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Through the Eyes of a Teenager in A & P, A Short Story by John Updike

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Teenagers often find themselves going through the motions of doing what they are told when they are told to do it. In conforming to societies norms teenagers begin to feel as if they blend in and nothing is really special about them. John Updike was able to write a coming of age story in which his main character Sammy gets shoved into adulthood rather quickly over spontaneous decision. Through Sammy’s thoughts, intense observations, and his actions we are able to see his deep depravity and his longing to stand out from the crowd.
Sammy is just the normal average teenage boy that works at his town’s local A&P store. From the beginning of the story we are able to see that Sammy is very opinionated, sarcastic, and has a keen observational
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He is equally dismissive of his coworker Stokesie, whom Sammy sarcastically presents as an unimaginative drone.
The irony of Sammy’s sense of superiority throughout the story is that he realizes that, in the eyes of Queenie, he must seem just like every one else in the store. His sole desire to set himself apart from the to prove that he is different from the rest, leading him to quit his job. We start to see he desire to be more then who he truly is by his subtle hints he gives out as he observes the girls. On example, is when Queenie talks about picking up Herring snacks, we see Sammy slip into a day dream of how marvelous it would be to join in on her families parties. Only to bash his own family down by saying, “When my parents have somebody over they get lemonade and if it’s real racy affair Schlitz in tall glasses….” (Updike 21) showing his deep desire to live an elegant and sophisticated life. Sammy resents his parents for not being able to give him a life of riches. Although his parents try hard to give him a good life but getting him the job at A&P, Sammy still doesn’t think its good enough and he wishes he could live a fun care free life.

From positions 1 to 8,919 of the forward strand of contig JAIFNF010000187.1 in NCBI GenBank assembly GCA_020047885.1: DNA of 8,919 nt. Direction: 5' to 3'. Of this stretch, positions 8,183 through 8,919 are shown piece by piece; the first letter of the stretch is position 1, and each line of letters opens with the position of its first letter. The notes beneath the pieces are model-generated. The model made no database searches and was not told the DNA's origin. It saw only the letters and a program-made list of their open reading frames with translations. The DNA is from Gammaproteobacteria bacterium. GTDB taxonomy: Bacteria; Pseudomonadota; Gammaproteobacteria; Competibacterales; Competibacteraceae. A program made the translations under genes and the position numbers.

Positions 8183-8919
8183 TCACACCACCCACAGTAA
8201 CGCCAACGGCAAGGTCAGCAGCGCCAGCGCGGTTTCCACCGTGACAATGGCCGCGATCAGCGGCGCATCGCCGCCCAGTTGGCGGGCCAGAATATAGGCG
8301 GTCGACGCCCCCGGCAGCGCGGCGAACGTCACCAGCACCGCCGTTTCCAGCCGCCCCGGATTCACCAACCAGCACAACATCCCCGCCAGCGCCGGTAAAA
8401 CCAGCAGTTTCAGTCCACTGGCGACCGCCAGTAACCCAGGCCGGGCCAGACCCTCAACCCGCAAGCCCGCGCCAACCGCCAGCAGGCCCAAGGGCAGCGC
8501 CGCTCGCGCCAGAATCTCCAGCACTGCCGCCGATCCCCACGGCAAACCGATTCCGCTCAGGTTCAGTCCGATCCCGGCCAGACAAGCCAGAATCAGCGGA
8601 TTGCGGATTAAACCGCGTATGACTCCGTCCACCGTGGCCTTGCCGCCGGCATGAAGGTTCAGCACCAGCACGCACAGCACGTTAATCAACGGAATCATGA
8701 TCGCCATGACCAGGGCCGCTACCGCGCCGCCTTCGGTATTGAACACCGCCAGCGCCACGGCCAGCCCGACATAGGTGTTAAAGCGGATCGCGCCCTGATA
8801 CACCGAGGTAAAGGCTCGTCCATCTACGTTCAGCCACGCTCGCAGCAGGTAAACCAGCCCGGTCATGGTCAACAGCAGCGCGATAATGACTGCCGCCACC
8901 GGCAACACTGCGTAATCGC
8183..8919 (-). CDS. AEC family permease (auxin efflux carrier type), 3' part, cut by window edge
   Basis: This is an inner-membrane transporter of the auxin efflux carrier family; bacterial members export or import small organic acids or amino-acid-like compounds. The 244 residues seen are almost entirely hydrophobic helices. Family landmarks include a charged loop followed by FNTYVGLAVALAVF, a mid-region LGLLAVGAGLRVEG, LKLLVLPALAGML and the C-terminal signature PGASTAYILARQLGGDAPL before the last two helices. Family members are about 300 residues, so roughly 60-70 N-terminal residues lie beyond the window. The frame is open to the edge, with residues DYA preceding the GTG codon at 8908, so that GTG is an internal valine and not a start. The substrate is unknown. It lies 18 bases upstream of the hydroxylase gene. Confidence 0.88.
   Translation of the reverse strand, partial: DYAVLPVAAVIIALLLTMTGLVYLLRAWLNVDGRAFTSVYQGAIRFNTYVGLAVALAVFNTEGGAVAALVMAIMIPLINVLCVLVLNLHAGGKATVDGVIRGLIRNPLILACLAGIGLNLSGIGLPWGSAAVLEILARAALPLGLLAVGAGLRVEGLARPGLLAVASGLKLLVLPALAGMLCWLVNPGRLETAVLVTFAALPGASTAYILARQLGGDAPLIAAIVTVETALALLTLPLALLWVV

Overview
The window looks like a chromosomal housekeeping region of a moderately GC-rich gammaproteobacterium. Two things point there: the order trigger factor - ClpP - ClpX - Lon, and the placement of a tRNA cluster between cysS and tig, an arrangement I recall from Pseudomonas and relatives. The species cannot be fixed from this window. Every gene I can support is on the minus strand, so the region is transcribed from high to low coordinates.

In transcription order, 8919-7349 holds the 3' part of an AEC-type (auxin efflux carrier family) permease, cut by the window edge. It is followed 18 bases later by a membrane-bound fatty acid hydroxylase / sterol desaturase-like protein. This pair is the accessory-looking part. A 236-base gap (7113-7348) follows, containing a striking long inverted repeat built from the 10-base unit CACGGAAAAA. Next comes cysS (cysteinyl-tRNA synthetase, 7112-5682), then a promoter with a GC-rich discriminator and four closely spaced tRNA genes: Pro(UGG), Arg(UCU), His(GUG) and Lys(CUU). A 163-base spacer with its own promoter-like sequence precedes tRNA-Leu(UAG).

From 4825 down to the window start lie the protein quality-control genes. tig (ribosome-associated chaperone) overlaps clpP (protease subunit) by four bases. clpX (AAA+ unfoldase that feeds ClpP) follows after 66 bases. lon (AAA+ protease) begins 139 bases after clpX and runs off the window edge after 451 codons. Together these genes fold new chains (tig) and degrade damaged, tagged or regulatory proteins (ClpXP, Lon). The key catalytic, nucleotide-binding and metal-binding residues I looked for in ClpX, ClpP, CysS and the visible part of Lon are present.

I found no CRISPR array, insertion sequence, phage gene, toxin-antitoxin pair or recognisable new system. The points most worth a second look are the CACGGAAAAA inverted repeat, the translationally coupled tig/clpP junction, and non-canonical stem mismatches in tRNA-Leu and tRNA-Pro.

Sammy makes this resolution near the end of the story, as Lengel tries to dissuade him from quitting his job. The true problem that lies here is Sammy’s deep desire to stand out from the crowd. Sammy thinks that it would be “fatal”(Updike 23) for him not to complete the gesture of quitting over Lengel’s
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